The CMRAO has initiated a risk-based inspections program to monitor and confirm that condominium managers and provider businesses are complying with key requirements under the Condominium Management Services Act, 2015 (CMSA) and its regulations.
In its first years of operation, the CMRAO conducted inspections of licensees in response to complaints alleging serious types of misconduct resulting in numerous regulatory actions, including the revocation and suspension of licences. These inspections have focused on a broad range of areas of non-compliance with the CMSA, including:
- Misappropriating money and allegations of fraud
- Withholding or failing to turn over records and/or money to a client after termination of the management contract
- Interfering with the election of condominium directors and misuse of proxy forms
- Keeping poor records or non-existent records management practices
- Condoning unlicensed practice and employing unlicensed individuals
- Breaching the conditions of a licence
- Other types of dishonourable or unprofessional conduct
In response to Recommendation 7 of the Office of the Auditor General of Ontario’s Value-for-Money Audit on Condominium Oversight in Ontario, the CMRAO has broadened its compliance program to include proactive standardized inspections of licensees. Initially, these inspections will focus on the following four key areas:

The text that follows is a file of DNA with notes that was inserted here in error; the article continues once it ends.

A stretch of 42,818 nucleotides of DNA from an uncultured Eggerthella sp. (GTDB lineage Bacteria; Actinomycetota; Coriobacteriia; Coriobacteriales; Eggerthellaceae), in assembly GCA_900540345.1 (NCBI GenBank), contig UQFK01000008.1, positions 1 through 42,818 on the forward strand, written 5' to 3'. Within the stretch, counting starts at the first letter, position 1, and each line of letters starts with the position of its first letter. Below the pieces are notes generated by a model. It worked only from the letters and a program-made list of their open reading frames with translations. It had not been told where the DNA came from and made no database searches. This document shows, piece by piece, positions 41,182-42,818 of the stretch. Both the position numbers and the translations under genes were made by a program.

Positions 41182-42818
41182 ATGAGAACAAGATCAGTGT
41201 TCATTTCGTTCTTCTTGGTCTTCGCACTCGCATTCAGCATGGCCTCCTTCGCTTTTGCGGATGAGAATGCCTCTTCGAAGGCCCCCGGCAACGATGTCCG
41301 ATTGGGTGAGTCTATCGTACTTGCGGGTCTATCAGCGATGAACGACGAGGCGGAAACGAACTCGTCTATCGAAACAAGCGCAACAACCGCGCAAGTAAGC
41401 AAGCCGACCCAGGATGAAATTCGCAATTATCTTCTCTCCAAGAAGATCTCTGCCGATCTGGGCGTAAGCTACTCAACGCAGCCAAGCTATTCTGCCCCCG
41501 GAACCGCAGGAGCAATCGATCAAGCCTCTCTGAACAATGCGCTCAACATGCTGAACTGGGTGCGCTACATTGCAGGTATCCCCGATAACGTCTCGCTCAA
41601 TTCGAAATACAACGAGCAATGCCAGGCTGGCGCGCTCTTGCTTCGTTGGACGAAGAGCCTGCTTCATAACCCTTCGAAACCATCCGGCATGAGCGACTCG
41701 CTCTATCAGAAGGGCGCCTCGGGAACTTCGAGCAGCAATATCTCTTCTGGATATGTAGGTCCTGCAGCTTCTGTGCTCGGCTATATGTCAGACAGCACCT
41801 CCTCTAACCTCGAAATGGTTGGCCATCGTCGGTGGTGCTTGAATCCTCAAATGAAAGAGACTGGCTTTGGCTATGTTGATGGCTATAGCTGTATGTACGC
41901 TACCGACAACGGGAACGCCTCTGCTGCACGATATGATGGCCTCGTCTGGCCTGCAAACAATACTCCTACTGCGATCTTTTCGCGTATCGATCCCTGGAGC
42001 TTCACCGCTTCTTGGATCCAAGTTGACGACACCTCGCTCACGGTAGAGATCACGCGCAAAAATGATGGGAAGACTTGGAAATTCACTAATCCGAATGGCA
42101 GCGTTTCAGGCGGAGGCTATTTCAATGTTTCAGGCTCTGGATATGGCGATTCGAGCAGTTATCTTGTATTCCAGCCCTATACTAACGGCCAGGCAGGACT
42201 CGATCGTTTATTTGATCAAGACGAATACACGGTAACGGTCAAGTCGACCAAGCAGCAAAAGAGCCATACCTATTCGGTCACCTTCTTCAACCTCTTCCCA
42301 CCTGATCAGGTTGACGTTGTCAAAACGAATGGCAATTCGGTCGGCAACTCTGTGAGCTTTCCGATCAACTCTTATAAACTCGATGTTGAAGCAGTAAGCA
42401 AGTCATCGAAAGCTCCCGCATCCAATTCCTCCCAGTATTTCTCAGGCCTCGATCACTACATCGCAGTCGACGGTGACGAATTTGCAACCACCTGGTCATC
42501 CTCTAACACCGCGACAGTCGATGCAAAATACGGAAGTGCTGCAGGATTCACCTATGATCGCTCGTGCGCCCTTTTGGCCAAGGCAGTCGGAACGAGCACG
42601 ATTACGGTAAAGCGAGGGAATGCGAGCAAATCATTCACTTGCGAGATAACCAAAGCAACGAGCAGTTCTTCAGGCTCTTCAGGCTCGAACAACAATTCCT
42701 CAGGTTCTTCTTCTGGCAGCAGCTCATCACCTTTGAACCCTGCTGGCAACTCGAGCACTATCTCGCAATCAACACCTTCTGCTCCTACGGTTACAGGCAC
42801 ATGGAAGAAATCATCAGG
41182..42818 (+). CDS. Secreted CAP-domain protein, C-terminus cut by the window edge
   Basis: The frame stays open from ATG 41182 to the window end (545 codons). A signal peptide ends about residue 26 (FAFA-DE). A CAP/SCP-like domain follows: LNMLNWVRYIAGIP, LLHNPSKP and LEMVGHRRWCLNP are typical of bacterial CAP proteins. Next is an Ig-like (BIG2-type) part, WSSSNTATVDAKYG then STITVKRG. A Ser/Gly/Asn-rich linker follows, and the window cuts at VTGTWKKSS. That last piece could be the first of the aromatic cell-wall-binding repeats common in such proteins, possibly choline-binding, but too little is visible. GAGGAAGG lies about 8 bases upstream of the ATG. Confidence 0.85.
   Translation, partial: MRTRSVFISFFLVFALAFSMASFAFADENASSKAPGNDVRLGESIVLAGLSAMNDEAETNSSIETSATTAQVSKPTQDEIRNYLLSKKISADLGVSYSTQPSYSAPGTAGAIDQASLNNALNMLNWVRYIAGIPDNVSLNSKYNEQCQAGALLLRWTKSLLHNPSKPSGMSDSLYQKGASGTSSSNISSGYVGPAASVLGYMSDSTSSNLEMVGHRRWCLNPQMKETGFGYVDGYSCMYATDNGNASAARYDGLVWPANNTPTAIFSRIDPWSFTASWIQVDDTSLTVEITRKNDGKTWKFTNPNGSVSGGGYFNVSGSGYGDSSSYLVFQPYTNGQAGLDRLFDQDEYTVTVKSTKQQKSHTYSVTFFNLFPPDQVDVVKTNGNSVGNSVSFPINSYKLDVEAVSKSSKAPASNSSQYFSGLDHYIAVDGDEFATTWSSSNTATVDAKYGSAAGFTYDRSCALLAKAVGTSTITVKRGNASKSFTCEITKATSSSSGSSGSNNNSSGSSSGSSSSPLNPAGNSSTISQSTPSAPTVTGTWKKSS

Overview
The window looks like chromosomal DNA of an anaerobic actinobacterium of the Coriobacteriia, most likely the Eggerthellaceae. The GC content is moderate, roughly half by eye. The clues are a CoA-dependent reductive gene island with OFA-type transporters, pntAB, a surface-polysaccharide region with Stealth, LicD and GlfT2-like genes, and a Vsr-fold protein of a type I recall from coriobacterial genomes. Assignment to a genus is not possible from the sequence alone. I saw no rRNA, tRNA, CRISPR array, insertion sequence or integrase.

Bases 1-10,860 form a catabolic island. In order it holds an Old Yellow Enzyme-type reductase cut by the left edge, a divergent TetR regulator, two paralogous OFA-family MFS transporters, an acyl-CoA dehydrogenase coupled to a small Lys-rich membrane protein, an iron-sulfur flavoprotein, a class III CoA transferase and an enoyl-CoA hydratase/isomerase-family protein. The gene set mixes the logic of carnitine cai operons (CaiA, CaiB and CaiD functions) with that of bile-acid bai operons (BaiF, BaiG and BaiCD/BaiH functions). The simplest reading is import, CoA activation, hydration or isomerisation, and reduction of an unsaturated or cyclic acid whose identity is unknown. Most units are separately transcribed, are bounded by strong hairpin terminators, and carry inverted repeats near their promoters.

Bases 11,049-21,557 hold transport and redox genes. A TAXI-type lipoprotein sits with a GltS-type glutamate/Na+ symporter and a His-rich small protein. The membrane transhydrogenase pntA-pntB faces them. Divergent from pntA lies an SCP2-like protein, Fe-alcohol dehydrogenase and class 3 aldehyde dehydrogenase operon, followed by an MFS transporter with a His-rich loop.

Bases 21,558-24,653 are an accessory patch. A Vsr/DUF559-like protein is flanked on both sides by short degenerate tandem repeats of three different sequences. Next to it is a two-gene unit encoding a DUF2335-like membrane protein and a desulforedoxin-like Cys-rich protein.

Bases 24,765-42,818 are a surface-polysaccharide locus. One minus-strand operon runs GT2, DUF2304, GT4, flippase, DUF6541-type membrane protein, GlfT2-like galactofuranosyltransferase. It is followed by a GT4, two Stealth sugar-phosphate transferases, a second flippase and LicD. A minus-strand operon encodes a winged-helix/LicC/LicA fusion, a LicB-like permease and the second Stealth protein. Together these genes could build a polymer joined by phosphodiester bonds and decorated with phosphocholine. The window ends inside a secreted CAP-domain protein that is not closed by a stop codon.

- Proper records management practices, including records turnover processes
- Administration of owners’ meetings and elections, including the use of proxy forms
- Declaration of conflicts of interest to a client’s Board of Directors
- Written contract with all clients
This year, the CMRAO is planning to conduct 12 proactive inspections of condominium management provider businesses and condominium managers. The approach to these inspections has been informed by consultations with the CMRAO Advisory Committee.
The CMRAO will perform inspections on a range of small, medium, and large provider businesses from different areas of the province. Some licensees will be selected for inspection at random, although others may be selected based on their previous history of compliance.
Although the Registrar of the CMRAO reserves the right to take regulatory action in relation to an inspection, the purpose of proactive inspections is to review a licensee’s businesses practice and to ensure compliance with the governing legislation. At the end of the inspection, the licensee will receive a report that notes areas for improvement. Follow-up reviews will be conducted as appropriate.
Inspections Program Guides
The following guides provide an overview of the CMRAO’s processes and what to expect for a particular type of inspection. These documents will also give licensees an opportunity to review their business practices in order to comply with requirements and prepare for a possible inspection. During an inspection, the inspector will use templates to gather information from licensees.
As new guides are developed for other focus areas of inspections, they will be posted here.